- 6 ounces green beans, ends trimmed and cut into 2-inch pieces (about 2 cups)
- 1 lemon, preferably organic, thinly sliced and seeds removed
- 1 large leek, white and light green parts thinly sliced
- 3 large garlic cloves
- 1 tablespoon avocado oil
- ½ teaspoon kosher salt
- 3 tablespoons tahini (sesame seed paste)
- 2 tablespoons rice wine vinegar or apple cider vinegar
- 2 tablespoons low-sodium soy sauce or tamari, plus more for serving
- ½ teaspoon unrefined sesame oil
- Four 4-ounce fillets wild-caught Alaskan salmon (skin on or off)
- 6 cups low-sodium vegetable stock
- 6 ounces soba noodles
- Black or white sesame seeds
- Chili crisp, Sriracha, or other hot sauce (optional)
This hearty noodle soup begins by roasting green beans, garlic, leeks and lemon slices on a sheet pan in the oven. You’ll nestle salmon fillets amongst the vegetables in the last 10 minutes until buttery medium-rare. A stir-together tahini sauce does double duty by basting the fish and flavoring the broth. The result is a one-bowl meal with perfectly cooked salmon, earthy soba noodles, vegetables, and tart bits of roasted lemon all swimming in a rich sesame broth.
You might already know that wild-caught salmon is considered one of the best foods for brain health. But did you know that fish eaters perform better on memory tests and experience less cognitive decline when compared to those who eat less fish? And, people who enjoy fish on a regular basis are less likely to develop Alzheimer’s disease. High-quality fish like wild-caught salmon is powerful brain food!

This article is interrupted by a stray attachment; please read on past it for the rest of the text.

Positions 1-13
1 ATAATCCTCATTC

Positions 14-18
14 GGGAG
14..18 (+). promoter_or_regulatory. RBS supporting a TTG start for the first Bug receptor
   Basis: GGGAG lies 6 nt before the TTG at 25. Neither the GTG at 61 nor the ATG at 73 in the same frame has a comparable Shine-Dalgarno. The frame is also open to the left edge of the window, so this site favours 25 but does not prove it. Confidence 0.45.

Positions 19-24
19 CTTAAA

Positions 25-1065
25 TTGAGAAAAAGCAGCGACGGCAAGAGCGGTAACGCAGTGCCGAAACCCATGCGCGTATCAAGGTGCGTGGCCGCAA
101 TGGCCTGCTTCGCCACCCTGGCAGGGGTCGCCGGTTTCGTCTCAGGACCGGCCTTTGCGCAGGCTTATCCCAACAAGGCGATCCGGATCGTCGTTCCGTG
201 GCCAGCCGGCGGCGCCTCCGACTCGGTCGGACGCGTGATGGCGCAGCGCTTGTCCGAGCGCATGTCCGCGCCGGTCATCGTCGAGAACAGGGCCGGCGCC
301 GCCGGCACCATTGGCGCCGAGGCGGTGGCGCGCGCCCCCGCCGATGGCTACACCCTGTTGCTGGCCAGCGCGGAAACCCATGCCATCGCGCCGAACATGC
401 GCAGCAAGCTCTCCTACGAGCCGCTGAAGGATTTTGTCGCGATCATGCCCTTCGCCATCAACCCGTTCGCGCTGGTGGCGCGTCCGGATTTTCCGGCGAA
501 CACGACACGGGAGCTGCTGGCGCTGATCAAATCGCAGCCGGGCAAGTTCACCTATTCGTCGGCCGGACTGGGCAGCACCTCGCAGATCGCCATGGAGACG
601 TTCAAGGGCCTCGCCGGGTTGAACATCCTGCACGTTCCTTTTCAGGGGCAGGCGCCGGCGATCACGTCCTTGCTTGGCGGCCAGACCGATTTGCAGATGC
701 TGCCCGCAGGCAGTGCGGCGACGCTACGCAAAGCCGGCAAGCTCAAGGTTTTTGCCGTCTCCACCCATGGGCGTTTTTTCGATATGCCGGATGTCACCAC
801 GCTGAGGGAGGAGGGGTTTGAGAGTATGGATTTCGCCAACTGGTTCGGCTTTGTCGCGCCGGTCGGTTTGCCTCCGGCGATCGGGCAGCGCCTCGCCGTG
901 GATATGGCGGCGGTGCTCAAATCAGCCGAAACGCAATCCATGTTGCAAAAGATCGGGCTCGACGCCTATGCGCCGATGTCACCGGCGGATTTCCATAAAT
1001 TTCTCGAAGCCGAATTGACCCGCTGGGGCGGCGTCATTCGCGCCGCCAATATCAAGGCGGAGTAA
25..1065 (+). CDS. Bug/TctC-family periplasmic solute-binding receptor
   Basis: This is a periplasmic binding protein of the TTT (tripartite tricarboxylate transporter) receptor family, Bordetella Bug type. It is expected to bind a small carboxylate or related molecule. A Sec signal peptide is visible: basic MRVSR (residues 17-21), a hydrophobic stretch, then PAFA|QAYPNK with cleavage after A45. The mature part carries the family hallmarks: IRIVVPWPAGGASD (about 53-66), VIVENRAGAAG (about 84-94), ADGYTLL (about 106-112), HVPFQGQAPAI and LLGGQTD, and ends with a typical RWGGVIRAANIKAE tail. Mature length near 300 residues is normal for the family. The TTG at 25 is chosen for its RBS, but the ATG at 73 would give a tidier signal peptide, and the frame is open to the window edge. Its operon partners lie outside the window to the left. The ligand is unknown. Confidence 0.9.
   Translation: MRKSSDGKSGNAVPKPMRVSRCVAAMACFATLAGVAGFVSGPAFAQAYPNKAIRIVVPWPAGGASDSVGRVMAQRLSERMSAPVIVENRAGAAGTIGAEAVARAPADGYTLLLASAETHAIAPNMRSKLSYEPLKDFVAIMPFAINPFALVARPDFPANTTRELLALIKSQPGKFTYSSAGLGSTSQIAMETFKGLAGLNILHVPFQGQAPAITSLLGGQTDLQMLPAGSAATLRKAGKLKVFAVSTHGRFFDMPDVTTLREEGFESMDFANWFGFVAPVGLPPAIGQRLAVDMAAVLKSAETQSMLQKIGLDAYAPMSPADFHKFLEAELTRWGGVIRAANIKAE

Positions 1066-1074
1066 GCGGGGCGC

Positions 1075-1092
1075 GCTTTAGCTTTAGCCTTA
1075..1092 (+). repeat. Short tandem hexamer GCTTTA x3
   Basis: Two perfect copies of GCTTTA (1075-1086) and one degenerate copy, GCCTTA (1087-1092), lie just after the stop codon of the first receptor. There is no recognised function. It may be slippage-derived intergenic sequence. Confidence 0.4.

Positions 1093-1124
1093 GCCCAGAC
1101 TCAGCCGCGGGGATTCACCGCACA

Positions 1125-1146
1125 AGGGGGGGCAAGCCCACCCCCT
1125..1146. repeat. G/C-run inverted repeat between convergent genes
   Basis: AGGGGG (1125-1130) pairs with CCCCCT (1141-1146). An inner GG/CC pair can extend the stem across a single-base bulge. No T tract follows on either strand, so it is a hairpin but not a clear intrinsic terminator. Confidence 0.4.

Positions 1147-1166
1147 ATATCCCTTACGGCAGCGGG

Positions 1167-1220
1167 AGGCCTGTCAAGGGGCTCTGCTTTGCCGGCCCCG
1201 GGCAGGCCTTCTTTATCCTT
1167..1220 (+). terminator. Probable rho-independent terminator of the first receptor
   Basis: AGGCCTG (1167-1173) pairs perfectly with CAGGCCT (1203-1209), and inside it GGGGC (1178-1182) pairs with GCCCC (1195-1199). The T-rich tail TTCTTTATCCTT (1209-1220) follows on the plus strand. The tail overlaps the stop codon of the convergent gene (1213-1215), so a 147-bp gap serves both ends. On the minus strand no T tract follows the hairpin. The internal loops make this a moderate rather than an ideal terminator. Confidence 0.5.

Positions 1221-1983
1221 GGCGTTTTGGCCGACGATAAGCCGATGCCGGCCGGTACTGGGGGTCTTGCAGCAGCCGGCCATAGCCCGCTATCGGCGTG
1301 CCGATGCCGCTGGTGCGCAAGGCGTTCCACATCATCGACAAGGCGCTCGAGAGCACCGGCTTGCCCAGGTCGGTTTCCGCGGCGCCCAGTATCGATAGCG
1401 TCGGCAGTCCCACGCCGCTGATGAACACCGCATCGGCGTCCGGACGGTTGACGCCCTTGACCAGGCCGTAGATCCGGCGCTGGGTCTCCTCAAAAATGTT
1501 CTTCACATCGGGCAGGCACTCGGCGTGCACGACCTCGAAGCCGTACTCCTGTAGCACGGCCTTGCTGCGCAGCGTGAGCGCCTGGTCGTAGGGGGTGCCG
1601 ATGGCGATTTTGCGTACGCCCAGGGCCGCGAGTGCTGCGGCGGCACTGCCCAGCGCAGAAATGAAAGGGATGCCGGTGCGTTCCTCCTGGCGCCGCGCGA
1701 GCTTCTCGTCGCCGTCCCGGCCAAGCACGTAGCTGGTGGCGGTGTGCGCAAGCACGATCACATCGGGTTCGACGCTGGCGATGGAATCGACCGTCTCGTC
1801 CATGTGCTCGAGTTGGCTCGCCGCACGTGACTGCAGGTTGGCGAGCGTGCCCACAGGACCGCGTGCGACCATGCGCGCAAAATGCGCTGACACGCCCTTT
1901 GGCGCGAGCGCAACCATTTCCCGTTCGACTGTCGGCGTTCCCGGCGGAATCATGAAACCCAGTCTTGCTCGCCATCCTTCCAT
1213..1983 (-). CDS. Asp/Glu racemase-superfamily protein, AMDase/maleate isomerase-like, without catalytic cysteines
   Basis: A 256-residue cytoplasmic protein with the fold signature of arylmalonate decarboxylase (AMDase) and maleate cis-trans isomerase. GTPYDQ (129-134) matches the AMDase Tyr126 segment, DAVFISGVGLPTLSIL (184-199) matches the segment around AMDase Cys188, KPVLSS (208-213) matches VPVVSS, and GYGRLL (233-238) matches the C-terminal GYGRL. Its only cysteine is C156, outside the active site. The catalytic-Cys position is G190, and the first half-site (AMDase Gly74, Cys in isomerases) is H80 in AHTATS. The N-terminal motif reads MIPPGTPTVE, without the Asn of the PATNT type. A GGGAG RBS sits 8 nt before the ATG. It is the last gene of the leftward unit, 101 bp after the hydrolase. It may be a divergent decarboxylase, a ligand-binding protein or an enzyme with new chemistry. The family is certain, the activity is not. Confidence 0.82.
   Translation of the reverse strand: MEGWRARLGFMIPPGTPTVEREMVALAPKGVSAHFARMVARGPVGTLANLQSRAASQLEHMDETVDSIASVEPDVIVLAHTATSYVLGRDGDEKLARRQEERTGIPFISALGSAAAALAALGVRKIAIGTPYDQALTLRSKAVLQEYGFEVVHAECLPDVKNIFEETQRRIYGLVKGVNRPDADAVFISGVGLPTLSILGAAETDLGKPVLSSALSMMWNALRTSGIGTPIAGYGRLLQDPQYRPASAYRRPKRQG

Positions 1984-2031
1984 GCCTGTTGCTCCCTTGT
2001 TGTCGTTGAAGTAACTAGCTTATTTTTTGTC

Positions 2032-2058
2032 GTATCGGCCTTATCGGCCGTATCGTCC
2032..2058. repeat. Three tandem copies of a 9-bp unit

One reason is that salmon provides two types of omega-3 fatty acids (DHA and EPA) that are crucial to brain health. The brain relies on these fatty acids to repair and build brain cells throughout life. Salmon is a good source of other key nutrients, too, like selenium, vitamin D, and vitamin B-12.
Then there’s the brain-boosting dose of astaxanthin, a powerful antioxidant that also gives salmon its rosy hue. A type of carotenoid, astaxanthin is thought to work synergistically with the omega-3s to protect the brain and nervous system from inflammation while lowering harmful blood cholesterol.
Tips from Annie Fenn:
Be careful not to overcook the soba noodles. You want them to be slightly underdone when you turn off the heat.
If making the soup ahead of time, cook the soba noodles separately and add just before serving.
1) Preheat your oven to 375ºF and line a rimmed baking sheet with parchment paper. Place the green beans, lemon slices, leeks, and garlic on the sheet pan. Drizzle with the oil, sprinkle with ½ teaspoon salt, and toss well until evenly coated. Roast until the vegetables and lemons are soft and starting to brown, 20 to 25 minutes.
2) Meanwhile, stir together the tahini, vinegar, soy sauce, and sesame oil in a small measuring cup.
3) Remove the pan from the oven, flip the lemon slices over, and nestle the salmon, skin-side down (if skin on), amongst the vegetables. Brush the salmon with half the tahini mixture and save the rest for the broth. Bake until the salmon is just turning opaque, 8 to 10 minutes. Set the pan aside.
4) While the salmon cooks, bring the stock to a gentle simmer in a large pot. Add the noodles and cook until barely done, 3 to 5 minutes. Turn off the heat and place the pot away from the stove to keep the noodles from cooking more. Stir in the remaining tahini sauce.
5) Add the leeks, green beans, and half the roasted lemons to the soup. Coarsely chop the garlic and remaining lemon, and stir into the soup.
6) To serve, divide the noodles and soup between bowls, topping each with a piece of salmon. Sprinkle with sesame seeds and serve with hot sauce, if using, on the side, and more soy sauce, if you like.